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Denison University

Publication Date

Spring 2011

Program Name

Australia: Sustainability and Environmental Action

Abstract

Farmers’ markets are growing across the world at an exponential rate. However, there is little research that challenges the competitiveness of these farmers’ markets in competing with other food distribution locations, including supermarkets and local food stores. The following report focuses on using the principles of perfect competition to evaluate the competitiveness of the Byron Farmers’ Market with other local food sources in Byron Bay, NSW.

Data was collected through 120 consumer surveys (60 from the Farmers’ Market, 30 from Woolworths, and 30 from local food stores: Santos, Fundamentals, and Green Garage), 31 stallholder surveys from the Farmers’ Market, price information on 17 products at stores in the area, and 4 interviews with individuals from food distribution locations. The data was then analyzed, with results looking into a variety of topics, including the important factors that influence consumers in their purchasing decisions, how consumers view products from different stores, and the perceptions of competitiveness in the market by local food sources. The main conclusion from the data is that while the Farmers’ Market is a vital part of the local food system, the Farmers’ Market faces a variety of barriers that it needs to overcome in order to become more directly competitive with the other food distribution locations.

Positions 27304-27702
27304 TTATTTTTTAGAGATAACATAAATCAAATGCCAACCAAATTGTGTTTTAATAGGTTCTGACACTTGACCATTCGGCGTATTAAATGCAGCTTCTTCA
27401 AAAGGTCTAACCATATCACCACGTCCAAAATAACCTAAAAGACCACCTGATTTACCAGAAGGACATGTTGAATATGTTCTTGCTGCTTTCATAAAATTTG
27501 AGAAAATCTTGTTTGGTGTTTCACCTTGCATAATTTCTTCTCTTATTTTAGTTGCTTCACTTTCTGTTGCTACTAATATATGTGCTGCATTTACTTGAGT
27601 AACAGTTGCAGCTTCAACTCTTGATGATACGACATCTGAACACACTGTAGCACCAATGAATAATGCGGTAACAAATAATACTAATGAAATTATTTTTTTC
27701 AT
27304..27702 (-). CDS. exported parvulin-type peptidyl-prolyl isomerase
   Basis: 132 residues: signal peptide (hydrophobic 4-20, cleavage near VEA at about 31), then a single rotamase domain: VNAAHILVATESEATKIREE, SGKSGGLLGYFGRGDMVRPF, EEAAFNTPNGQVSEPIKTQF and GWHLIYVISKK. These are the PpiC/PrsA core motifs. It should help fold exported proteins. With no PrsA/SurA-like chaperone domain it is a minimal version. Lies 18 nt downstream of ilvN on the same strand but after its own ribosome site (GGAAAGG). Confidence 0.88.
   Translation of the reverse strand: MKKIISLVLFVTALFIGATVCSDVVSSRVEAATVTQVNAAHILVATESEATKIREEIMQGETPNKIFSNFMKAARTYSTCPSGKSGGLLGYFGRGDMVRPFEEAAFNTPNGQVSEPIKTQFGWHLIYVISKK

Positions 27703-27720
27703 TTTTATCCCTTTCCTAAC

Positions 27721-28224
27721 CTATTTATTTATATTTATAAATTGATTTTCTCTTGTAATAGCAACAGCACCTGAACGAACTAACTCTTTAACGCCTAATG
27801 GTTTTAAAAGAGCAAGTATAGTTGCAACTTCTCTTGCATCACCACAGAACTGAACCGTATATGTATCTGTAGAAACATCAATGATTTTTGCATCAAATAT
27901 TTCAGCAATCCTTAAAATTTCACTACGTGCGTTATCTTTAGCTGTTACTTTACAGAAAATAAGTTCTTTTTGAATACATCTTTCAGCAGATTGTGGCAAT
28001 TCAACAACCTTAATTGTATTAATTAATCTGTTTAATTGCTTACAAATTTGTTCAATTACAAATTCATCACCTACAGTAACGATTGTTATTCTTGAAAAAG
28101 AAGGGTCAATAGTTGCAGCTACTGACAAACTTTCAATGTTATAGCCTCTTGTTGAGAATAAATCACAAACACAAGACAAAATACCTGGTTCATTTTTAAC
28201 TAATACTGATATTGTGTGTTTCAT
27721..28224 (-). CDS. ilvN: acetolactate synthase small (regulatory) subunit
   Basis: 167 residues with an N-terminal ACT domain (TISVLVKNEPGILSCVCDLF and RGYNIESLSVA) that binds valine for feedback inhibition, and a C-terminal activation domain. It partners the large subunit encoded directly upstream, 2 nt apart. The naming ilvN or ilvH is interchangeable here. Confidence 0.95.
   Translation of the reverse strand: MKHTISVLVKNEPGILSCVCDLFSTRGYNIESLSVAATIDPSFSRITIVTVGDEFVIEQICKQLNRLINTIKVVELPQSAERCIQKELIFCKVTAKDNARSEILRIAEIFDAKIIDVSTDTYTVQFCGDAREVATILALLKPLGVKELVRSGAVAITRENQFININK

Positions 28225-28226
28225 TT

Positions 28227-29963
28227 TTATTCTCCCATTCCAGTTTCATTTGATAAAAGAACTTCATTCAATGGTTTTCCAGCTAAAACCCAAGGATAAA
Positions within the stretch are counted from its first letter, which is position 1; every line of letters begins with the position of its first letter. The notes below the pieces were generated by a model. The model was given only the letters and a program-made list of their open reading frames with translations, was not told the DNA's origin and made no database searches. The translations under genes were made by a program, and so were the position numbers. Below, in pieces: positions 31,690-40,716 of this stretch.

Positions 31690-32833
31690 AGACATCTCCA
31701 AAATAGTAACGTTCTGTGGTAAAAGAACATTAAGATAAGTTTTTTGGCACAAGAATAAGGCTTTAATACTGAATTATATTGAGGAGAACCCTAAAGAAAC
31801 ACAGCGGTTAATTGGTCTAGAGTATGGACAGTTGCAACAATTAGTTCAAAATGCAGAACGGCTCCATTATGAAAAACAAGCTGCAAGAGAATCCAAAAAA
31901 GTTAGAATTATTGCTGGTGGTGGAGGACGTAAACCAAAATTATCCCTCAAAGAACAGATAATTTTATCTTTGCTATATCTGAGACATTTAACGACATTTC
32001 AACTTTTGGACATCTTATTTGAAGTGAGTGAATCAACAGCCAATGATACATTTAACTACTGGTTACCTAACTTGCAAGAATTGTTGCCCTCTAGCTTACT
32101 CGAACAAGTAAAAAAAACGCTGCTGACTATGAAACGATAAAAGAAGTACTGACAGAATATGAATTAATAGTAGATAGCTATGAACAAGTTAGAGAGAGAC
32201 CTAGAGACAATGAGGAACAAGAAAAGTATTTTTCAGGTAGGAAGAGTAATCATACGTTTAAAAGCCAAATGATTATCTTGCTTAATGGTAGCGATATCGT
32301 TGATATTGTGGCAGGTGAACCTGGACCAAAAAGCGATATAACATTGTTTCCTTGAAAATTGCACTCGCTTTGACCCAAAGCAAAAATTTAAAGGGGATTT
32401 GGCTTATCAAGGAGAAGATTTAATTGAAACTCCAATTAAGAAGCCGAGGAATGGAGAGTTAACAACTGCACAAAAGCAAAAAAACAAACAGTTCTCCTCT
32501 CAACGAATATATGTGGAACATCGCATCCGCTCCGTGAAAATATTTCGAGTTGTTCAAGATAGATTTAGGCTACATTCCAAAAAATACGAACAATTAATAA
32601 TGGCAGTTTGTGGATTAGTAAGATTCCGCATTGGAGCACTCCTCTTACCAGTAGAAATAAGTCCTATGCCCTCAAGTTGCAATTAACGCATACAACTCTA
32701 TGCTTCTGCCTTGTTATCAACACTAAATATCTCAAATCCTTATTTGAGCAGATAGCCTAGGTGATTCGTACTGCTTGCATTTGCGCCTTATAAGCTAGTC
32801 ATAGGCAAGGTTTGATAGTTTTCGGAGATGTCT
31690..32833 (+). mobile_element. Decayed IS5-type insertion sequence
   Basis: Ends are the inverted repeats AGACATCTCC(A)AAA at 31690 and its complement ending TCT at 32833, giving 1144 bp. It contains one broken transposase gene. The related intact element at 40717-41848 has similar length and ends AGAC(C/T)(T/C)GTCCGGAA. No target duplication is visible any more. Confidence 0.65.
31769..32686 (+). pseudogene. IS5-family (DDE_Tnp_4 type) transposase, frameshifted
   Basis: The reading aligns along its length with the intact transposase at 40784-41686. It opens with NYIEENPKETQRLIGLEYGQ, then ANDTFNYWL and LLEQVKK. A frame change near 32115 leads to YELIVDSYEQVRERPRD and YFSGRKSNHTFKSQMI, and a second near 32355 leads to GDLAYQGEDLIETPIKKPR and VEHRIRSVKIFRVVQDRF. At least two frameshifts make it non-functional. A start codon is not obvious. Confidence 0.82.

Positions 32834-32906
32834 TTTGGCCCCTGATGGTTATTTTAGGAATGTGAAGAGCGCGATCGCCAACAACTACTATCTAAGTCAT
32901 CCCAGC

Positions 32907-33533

Through increased consumer education and eliminating some of the common barriers that prevent producers and consumers from getting involved in the farmers’ market, the market can continue to grow and become more competitive with the larger food stores in Byron. In addition, the research finds that competitiveness in the marketplace may not be the best quantifier of success for a farmers’ market. However, measuring the competitiveness of the market and analyzing the benefits and barriers of such a market, produces vital information that can assist other farmers’ markets as they continue to grow and evaluate their role in the community.

Disciplines

Agriculture | Civic and Community Engagement | Other Economics | Sustainability

 

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